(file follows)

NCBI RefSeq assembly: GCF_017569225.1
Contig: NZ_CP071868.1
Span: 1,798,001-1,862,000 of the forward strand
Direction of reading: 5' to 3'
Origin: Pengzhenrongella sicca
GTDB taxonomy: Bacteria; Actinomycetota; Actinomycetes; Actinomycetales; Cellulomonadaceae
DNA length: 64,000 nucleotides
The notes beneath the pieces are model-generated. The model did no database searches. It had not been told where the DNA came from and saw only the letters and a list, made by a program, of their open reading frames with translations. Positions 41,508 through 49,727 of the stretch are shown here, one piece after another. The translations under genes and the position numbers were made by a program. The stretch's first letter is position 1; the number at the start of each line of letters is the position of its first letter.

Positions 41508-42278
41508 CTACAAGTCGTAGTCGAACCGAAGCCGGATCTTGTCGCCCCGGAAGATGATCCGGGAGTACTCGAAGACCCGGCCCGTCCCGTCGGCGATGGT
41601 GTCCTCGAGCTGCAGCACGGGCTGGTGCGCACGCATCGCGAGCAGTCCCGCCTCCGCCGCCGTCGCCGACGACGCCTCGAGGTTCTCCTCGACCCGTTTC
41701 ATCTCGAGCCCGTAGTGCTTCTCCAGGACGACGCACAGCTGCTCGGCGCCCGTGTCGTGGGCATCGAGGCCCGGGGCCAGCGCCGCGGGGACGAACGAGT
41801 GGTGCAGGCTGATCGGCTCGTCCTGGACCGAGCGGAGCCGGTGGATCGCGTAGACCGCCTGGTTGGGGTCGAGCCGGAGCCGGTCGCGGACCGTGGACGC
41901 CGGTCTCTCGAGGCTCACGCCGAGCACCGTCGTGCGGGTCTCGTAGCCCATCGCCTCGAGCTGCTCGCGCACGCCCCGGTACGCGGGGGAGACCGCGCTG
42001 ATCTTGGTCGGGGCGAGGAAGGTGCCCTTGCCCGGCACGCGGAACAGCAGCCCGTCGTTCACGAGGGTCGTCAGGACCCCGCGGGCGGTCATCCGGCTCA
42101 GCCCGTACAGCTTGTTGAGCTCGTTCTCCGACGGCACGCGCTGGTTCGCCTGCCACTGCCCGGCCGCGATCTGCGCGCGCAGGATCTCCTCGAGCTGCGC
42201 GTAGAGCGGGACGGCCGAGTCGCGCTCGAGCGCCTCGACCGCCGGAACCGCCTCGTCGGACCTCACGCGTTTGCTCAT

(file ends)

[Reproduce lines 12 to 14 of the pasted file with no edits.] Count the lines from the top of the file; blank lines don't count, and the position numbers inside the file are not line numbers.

41701 ATCTCGAGCCCGTAGTGCTTCTCCAGGACGACGCACAGCTGCTCGGCGCCCGTGTCGTGGGCATCGAGGCCCGGGGCCAGCGCCGCGGGGACGAACGAGT
41801 GGTGCAGGCTGATCGGCTCGTCCTGGACCGAGCGGAGCCGGTGGATCGCGTAGACCGCCTGGTTGGGGTCGAGCCGGAGCCGGTCGCGGACCGTGGACGC
41901 CGGTCTCTCGAGGCTCACGCCGAGCACCGTCGTGCGGGTCTCGTAGCCCATCGCCTCGAGCTGCTCGCGCACGCCCCGGTACGCGGGGGAGACCGCGCTG